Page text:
Bloomberg Rising up from the center of Beijing, not far from the Temple of Heaven, is the loudest voice in the wild east of the Chinese stock market.
'It’s neither a bank nor a brokerage -- it’s the headquarters of
Xinhua News Agency, long considered the “throat and tongue” of the
Chinese government. With the heady exuberance over Chinese stocks starting to fade,
sowing fears of worse to come, investors are scouring state media for
clues to the Communist Party’s thinking.
'Only months ago, encouraging words from Xinhua sent stocks soaring.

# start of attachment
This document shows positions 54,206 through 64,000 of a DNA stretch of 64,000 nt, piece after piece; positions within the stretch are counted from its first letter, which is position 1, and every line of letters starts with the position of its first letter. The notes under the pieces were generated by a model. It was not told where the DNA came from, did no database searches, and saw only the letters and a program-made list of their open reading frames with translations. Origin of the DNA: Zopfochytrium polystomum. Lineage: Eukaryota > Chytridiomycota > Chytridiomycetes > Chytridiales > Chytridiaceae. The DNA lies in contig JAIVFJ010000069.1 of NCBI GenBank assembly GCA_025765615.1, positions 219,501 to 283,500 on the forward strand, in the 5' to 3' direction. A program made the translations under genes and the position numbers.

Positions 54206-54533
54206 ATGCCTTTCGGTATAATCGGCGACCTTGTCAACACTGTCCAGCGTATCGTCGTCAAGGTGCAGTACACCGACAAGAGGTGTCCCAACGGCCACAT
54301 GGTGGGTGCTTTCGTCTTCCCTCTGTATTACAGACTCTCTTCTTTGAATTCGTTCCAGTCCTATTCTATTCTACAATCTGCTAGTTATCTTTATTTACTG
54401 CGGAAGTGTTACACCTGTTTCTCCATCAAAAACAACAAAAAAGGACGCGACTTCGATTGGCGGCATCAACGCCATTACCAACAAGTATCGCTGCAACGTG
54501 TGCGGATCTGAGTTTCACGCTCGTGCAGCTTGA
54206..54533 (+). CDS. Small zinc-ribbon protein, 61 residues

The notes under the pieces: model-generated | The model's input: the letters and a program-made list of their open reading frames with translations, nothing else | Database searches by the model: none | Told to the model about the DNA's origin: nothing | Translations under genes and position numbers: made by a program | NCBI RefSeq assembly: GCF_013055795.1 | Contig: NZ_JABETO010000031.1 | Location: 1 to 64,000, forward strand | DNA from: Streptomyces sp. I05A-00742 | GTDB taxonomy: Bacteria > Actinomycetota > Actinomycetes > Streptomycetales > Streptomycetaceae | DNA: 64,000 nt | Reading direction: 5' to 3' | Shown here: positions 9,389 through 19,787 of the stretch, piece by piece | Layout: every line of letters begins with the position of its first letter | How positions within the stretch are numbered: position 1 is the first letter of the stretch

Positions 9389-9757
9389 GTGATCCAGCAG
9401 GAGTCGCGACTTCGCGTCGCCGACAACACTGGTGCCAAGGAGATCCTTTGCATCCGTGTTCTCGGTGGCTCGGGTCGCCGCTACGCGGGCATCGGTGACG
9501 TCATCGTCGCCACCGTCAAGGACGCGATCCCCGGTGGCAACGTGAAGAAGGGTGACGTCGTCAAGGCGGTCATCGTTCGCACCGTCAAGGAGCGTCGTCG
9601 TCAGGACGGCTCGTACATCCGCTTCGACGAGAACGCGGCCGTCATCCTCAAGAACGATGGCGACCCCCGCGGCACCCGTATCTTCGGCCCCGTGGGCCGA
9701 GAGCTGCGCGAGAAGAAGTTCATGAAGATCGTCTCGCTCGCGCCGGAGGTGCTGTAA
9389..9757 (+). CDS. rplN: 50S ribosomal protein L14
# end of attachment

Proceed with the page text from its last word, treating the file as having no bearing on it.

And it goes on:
Now, with markets sinking, that official line has gone quiet, leaving
many wondering how -- or whether -- Beijing might respond.
Just how much China’s state media are used to telegraph government
views on the markets is the subject of debate. Xinhua, founded in 1931
as the Red China News Agency, didn’t answer calls to its news hotline
'But analysts agree that Xinhua, a ministry-level government
department, is too powerful to ignore. If nothing else, reports and
commentary by state media sway investor psychology and can turn a rout
into a rally -- or vice versa.
'“Investing in China stocks means you have to follow state media,”
said Nelson Yan, the chief investment officer at the Hong Kong unit of
Changjiang Securities Co. Government policy, after all, has been largely
behind the world-beating 124 percent market gain of the past 12 months.'